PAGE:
The Goalrilla G Trainer is an excellent tool to assist in the practice of the basketball outlet and finish drill. The drill is used to simulate a steal and a fast break, or an outlet pass under the basketball goal. By placing the G Trainer near half-court and setting it at a steep angle, the practice player can use the Goalrilla G Trainer’s awesome flexibility to execute this drill. Using an overhand soccer-style pass, the player must bounce the basketball off of the Goalrilla G Trainer and run towards the hoop as the rebounded ball heads towards the basketball goal. The goal of the drill is to catch the ball over the shoulder in time to execute a layup, power layup, dunk, or reverse layup.
Through practice and timing, the player can achieve an exceptional rhythm that will simulate game conditions. Starting on the right side of the basketball hoop, run the outlet and finish drill for thirty to sixty seconds before switching to the other side of the net. Working both sides of the basket goal will give the player a good sense for body control and timing under the net. Depending on how hard the original pass is, the practitioner will need to adjust their body on the fly much as they would in a real game. Catching the ball over the shoulder improves balance and peripheral vision that will aid in all facets of basketball play.
Practicing the outlet and finish drill is an excellent way for an individual player to warm-up using the Goalrilla G Trainer. By switching sides ever minute or so, basketball players can warm their muscles up without straining them too much. Developing the hand-eye coordination necessary to properly execute the drill will improve the game time decision making processes. Timing is crucial in order to completing a proper pass under the basketball goal and the Goalrilla G Trainer is the perfect tool for perfecting that timing. The outlet lob is an essential part of any transition offense and practicing it is part of any good coach’s practice drills.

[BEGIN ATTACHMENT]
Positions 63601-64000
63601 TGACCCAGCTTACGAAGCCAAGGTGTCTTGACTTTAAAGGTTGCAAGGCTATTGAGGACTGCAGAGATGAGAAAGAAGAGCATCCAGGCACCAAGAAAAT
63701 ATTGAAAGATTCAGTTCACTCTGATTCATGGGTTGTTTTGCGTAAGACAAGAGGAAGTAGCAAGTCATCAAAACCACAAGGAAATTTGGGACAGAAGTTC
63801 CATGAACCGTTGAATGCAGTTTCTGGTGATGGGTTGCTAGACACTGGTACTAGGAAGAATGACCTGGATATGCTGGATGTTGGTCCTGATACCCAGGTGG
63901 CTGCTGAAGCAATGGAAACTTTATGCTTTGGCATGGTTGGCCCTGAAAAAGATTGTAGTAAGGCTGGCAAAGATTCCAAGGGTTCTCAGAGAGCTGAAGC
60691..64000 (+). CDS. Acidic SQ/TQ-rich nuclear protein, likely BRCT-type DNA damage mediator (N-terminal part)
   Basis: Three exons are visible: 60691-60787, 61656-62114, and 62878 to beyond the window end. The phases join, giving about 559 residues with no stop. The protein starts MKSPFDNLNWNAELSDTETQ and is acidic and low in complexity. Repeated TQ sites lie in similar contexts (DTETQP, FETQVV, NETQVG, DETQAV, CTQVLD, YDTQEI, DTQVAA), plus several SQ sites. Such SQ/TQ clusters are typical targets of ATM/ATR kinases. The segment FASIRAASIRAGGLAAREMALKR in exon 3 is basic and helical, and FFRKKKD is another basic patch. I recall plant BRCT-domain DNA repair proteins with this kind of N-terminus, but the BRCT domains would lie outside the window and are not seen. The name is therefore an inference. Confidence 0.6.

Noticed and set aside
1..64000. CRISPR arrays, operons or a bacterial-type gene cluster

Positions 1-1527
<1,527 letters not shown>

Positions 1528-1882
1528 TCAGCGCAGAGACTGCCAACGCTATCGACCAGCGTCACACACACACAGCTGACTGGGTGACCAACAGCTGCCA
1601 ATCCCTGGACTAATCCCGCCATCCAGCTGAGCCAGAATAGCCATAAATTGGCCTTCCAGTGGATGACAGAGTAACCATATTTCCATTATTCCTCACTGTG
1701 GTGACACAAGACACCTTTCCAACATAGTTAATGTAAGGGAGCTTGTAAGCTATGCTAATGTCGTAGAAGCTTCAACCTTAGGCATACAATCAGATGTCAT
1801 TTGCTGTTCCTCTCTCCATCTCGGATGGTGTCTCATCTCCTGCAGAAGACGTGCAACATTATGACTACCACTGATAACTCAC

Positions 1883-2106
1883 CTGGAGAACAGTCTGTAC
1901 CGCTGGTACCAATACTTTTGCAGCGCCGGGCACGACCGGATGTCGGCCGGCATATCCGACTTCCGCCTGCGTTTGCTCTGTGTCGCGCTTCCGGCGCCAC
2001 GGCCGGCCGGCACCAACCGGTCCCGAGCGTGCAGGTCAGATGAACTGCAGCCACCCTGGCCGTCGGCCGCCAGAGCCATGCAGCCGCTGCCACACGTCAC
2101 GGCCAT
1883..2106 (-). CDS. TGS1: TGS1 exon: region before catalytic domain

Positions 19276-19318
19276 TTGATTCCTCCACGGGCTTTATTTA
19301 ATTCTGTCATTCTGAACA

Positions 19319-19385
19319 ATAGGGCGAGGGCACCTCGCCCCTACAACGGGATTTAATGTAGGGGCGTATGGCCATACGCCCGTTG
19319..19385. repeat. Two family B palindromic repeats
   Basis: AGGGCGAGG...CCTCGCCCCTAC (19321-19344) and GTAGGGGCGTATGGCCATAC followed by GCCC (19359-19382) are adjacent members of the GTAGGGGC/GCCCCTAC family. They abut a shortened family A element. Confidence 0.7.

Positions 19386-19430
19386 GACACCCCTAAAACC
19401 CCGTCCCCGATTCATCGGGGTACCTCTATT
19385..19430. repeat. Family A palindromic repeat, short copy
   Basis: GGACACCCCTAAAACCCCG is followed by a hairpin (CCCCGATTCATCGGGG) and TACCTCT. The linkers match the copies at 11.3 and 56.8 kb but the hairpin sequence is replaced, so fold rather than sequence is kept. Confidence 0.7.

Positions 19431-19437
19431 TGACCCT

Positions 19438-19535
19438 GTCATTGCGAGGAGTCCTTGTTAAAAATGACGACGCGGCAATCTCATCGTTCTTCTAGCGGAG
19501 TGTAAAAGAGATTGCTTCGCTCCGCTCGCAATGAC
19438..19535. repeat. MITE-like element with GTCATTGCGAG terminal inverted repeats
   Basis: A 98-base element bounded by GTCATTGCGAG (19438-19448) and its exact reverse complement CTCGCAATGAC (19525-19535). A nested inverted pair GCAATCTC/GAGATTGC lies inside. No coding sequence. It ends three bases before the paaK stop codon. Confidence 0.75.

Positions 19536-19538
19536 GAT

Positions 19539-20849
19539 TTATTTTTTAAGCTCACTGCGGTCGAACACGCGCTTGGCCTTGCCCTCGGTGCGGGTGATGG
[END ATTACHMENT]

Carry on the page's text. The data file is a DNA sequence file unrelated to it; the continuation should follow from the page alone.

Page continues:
The Goalrilla G Trainer allows a player to practice consistency in the original pass and stride timing as the ball is ricocheted from the face of the G Trainer and lobbed over the player’s shoulder. By using the appropriate force in the original pass, the player can time their strides to coincide precisely with the location of the ball in order to catch and seamlessly transition to the basketball goal. If the ball is passed with too much force, it will be out of bounds before the player can reach the basket. If the ball is passed short, it will force the player to stop early where a layup will turn into a short jumper that is susceptible to a block by opposing players. By creating the proper stride for stride rhythm, basketball players will improve their timing under the basketball hoop, decreasing reaction time and increasing scoring.
-Pat of the Basketball Goal Store Blog Team